Can Nutri-Gardens Beat Malnutrition?
Malnutrition –a term which encompasses both over-nutrition and under-nutrition, is a largely neglected issue that has now turned into a global health crisis, and is one of the primary causes of deaths and diseases around the world today.
Over-nutrition leads to obesity and associated risks of non-communicable diseases, while under-nutrition stems from inadequate quantity and/or quality of food being consumed, and/or repeated infections, resulting in improper absorption of vital nutrients. This manifests itself through wasting, stunting, anaemia and micronutrient deficiencies. Malnutrition is a significant challenge to the growth and development of an individual as well as an economy.
The dichotomy of malnutrition is the result of the asymmetrical rise of disposable incomes in the hands of an individual. Globalization has led to the proliferation of fast-food chains
worldwide, which in turn led to changes in dietary patterns of people, and India is no exception.
Nutri garden at a government school
According to the National Family Health Survey 2015-16, approximately 38% of children under five years are stunted, 21% are wasted, 35.8% are underweight, 19% of adults (15-49 years) are obese and 53% of women in the age group of 15-49 years are anaemic. Though the problem of malnutrition encompasses all age group, the scope of this article mainly targets children (up to the age of 18 years) since a well-nourished child would reflect itself in a citizen who grows up to be physically fit, mentally stable, emotionally sound and financially strong. On the other hand, the lack of proper nourishment ultimately results in the nation and society losing an important asset.
In order to deal with this problem, and based on my experience as a field agent under POSHAN Abhiyaan in the district of Sri Ganganagar, Rajasthan, I would like to propose the concept of a nutri-garden. Similar to a kitchen garden, a nutri-garden is a cost-effective model for growing nutrient-rich crops for personal/community consumption to promote good health and well-being. This helps tackle both under-nutrition and over-nutrition by adopting a sustainable life cycle approach.
Any nutri-garden project has to be executed in a phased manner, with children being the primary participants. In the 1st phase, the project should be undertaken in a few government schools and Anganwadi Centres (AWCs) across a district, to encourage local availability of diversified vegetables for mid-day meals/hot cooked meals. The implementation of nutri-gardens would also require an inter-departmental convergence with agriculture, horticulture and other related functionaries to enhance nutritional literacy among students, making them understand the basis of choice of crops (based on season and topography) and their nutritional content.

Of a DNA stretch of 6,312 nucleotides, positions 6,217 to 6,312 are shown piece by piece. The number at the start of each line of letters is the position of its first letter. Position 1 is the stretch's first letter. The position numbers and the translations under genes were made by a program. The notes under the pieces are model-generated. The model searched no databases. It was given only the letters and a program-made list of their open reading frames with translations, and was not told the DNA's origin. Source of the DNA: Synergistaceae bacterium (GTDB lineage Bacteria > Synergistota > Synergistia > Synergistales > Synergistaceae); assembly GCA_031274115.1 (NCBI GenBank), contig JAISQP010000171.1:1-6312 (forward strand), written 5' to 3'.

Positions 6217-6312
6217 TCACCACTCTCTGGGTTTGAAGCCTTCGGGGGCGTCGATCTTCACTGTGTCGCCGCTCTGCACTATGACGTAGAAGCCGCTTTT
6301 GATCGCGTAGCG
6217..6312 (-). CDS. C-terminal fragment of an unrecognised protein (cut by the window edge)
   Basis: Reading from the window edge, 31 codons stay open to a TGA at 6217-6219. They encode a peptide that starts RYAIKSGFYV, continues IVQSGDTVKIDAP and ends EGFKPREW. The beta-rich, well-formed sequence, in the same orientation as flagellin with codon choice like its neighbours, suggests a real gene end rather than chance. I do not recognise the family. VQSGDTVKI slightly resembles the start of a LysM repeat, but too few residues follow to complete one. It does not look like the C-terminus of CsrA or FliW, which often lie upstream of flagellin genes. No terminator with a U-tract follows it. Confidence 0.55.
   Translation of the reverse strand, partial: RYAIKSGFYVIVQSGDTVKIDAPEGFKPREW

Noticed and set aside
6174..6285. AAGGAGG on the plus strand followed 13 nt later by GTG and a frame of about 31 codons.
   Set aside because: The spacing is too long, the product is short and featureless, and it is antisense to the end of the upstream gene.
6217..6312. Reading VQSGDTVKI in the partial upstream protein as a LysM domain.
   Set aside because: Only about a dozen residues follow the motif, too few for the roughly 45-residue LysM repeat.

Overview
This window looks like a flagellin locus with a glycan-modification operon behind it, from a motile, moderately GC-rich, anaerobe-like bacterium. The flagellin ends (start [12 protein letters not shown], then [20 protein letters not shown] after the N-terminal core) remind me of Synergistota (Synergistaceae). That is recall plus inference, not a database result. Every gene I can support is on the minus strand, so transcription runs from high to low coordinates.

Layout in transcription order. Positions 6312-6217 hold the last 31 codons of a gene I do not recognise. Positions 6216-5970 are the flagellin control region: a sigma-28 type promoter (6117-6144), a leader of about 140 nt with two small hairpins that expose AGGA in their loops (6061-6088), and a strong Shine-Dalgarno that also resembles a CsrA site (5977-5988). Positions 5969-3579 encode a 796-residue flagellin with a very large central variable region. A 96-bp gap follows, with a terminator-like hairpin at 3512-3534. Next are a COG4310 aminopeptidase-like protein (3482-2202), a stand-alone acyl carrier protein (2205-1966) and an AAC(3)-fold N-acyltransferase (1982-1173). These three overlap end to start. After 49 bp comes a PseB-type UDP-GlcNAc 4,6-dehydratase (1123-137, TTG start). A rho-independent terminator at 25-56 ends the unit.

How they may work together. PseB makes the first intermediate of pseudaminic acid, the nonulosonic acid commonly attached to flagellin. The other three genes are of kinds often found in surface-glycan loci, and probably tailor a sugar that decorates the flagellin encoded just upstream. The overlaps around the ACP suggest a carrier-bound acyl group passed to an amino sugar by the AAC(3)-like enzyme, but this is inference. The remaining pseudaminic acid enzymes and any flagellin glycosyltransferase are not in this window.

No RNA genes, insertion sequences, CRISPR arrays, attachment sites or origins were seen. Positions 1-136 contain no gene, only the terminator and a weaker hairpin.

Anganwadi staff and children working together at the Nutri-garden
Based on the outcomes and learning from the pilot, the project should further be scaled-up to all government schools and Aanganwadi centres (AWCs) in the district. For instance, the nutri-garden project in Sriganganagar started with mere 6 AWCs on a pilot basis under POSHAN Abhiyaan, has now mushroomed into 130 AWCs and 450 Govt. schools in the district.
Under phase 2, this concept could be extended to private schools, which could adopt the culture of nutri-gardens by creating nutri-clubs as part of extra-curricular activities and promote organic farming as part of the curriculum under learning by doing approach. The nutri-garden could, therefore, act as a place where children can learn a lifelong skill of growing their food. In the future, it will also empower them to explore environmental concepts and actions beyond the confines of a syllabus or curriculum (MHRD, 2019).
The intended outcome of such a project would be:
·Promotion of safe and healthy eating habits among students
·Provision of nutritious food to address micro & macro nutrient deficiencies in children.
·Better use of vacant land lying idle at the schools and AWCs
·Ensuring an inexpensive, regular and handy supply of fresh vegetables, which are basic to nutrition
·Diversification in the menu of mid-day meals at government schools and AWCs
·To turn children into catalysts to promote awareness and behavioural changes in society
However, there are some potential roadblocks which also need to be factored in. These include:
·Lack of availability of vacant land, water and other necessary infrastructure to create a nutri-garden.
·Unmotivated staff at AWCs and schools due to their existing workload and no additional incentives
·Difficulty in bringing government functionaries on a single platform to effectively implement the concept.
However, if handled right, this could be a game changer in the way we as a nation approach the major challenge of ensuring proper nutrition, and it is therefore critical that all the
stakeholders involved give this concept an opportunity to prove itself.
(The author is a District Lead under POSHAN Abhiyaan as part of TATA Trusts)